- $250 for the first contravention;
- $500 for a second contravention in a 3 year period;
- $1000 for a third contravention in a 3 year period.
If an employer is found in contravention of any other provision of the ESA, the penalties prescribed are:
- $250 for the first contravention multiplied by the number of employees affected;
- $500 for a second contravention in a 3 year period multiplied by the number of employees affected;
- $1000 for a third contravention in a 3 year period multiplied by the number of employees affected.
For instance, if the employer is served an order by the Ministry of Labour to arrange a 30 minute meal break after a work period of 5 consecutive hours for 5 employees and the order is not complied with after a 6 week period, the Ministry may serve a Notice of Contravention with a penalty of $1250 (five employees x $250) along with a warning that further contraventions could result in further notices of contravention as well as prosecution.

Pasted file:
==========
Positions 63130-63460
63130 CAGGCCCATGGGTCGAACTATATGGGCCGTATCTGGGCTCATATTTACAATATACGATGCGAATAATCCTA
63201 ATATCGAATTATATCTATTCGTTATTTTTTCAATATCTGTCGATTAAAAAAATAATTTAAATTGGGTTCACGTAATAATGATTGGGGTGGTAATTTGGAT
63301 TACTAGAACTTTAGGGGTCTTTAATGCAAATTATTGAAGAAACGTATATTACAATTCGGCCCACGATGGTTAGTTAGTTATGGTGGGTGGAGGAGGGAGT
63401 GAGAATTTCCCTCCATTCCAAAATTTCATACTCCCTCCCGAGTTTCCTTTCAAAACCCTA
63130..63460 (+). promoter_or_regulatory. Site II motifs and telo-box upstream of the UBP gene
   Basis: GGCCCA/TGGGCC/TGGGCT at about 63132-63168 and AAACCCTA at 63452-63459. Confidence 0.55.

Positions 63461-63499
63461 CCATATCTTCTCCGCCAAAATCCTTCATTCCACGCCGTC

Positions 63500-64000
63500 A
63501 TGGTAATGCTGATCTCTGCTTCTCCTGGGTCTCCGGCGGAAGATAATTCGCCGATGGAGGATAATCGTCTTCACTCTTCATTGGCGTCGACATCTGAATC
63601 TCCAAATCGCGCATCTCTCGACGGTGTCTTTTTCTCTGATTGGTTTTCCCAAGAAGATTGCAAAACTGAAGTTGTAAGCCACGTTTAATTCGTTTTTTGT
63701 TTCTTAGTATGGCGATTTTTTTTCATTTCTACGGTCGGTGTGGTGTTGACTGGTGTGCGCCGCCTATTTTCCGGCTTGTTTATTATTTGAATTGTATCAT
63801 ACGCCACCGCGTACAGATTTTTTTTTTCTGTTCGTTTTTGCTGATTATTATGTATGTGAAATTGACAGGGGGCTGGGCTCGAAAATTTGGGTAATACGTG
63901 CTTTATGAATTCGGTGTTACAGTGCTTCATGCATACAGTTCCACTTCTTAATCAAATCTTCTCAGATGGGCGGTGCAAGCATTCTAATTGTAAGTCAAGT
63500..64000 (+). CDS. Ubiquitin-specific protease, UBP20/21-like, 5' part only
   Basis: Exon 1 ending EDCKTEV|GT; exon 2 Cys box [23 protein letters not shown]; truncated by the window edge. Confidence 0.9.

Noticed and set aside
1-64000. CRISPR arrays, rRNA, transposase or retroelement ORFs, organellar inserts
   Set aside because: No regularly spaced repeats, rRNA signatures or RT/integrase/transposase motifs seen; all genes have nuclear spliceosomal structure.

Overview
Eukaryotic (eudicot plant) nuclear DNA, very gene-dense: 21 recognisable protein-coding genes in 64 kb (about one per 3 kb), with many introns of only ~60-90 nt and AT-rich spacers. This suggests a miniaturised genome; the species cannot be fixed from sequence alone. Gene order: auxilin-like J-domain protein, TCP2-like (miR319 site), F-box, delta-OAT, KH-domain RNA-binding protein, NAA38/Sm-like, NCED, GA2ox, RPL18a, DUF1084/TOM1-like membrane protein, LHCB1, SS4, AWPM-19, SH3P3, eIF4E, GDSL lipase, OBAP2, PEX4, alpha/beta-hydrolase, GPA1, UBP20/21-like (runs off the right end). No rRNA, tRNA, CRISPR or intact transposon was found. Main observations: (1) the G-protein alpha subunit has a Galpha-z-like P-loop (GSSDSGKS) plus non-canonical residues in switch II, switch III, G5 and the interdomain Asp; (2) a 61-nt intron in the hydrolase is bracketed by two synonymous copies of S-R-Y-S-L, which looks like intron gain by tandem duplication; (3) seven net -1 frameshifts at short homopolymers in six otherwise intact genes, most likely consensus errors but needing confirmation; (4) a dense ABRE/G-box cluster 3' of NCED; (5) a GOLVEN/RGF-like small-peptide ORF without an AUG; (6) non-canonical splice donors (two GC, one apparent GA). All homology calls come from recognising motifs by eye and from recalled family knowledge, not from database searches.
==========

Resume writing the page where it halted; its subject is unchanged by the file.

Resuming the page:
- Order to Compensate and/or Reinstate
If an employer violates the following provisions:
- Pregnancy, parental or personal emergency leave;
- The employee’s refusal of a lie detector test;
- The right to refuse work on Sundays for retail employees;
- The employee’s right to be free from reprisal as a result of exercising his/her rights under the ESA
The Ministry of Labour may issue an order to the employer directing them to compensate or reinstate the employee, or both. The compensation amount is decided by the Ministry of Labour, and there is no cap on the amount of the compensation order.
Where to get help?
For legal advice and representation, you can contact a lawyer or a community legal clinic. To find the community legal clinic in your area, you can phone Legal Aid Ontario, their toll free outside Toronto number is 1-800-668-8258, in Toronto, call 416-979-1446 or check their web site at www.legalaid.on.ca.